Throughout the story, Henry Allen’s selfishness and mixed priorities result in the neglect of Elisa which causes her to feel unappreciated and unloved. Elisa is not very comfortable around her husband Henry, this fact is illustrated when “he leaned over the wire fence that protected her flower garden from cattle and dogs and chickens” (Steinbeck 270). By keeping Henry outside of the garden, on the other side of the fence it is shown that Elisa does not trust him to get near her chrysanthemums. The chrysanthemums are very symbolic in the story as they symbolize Elisa Allen herself, and her only source of joy in the world. Henry is not welcomed into the garden for fear that her confidence, joy and beauty may be crushed. Henry opposes Elisa and the hard work the protagonist has put into her chrysanthemums. Henry tells her that “[he wishes she would] work out in the orchard and raise some apples [as big as her chrysanthemums]” (Steinbeck 270). In doing so, Elisa’s efforts go un...
... middle of paper ...
... cries because her dignity is gone, and it becomes a realization that she will never get the attention she seeks, the one that will give her the confidence she needs. It appears as though hope is non existent for Elisa Allen and that is why the protagonist is described as “crying like an old woman”.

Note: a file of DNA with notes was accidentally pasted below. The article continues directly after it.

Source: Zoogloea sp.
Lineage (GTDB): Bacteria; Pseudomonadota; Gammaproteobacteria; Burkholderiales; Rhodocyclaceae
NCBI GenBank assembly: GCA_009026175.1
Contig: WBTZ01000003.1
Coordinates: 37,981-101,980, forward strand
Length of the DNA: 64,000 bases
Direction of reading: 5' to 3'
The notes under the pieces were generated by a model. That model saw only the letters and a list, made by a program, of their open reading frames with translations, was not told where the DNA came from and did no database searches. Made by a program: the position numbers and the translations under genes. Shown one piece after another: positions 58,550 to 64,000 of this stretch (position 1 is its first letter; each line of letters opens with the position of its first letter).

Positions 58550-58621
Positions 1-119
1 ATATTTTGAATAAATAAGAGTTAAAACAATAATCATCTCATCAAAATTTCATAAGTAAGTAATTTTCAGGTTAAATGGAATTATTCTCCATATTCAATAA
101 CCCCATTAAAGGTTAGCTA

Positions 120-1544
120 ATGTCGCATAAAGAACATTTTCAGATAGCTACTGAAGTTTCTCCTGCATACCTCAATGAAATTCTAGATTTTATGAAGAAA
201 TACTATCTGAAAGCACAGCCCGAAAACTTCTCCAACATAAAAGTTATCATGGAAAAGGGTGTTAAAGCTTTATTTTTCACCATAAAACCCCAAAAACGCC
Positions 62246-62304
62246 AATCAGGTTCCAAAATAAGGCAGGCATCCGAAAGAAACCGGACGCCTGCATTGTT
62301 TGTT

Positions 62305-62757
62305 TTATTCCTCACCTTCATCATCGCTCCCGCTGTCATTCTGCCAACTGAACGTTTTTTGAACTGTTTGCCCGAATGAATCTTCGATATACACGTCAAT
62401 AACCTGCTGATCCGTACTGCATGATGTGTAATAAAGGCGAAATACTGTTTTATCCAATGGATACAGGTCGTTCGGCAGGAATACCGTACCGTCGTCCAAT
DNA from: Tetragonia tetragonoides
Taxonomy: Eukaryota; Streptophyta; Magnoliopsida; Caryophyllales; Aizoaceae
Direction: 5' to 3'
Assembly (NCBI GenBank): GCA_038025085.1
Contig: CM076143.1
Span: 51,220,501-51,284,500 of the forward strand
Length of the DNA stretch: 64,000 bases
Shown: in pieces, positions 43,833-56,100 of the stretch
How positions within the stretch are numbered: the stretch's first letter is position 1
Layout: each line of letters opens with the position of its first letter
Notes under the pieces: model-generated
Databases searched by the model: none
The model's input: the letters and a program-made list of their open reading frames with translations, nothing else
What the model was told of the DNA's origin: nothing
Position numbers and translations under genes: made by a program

In conclusion, Elisa’s level of confidence is directly proportional with the amount of attention given to herself and her chrysanthemums. Henry’s selfishness causes Elisa to experience feelings of neglect. The bearded man’s interest in Elisa makes the protagonist feel very confident as a woman. Eventually, this same man makes Elisa realize that her expectations of men were too high as the man threw away her only source of joy in the world. When receiving unexpected extra attention, be prudent because it may be for other reasons than the one originally thought.
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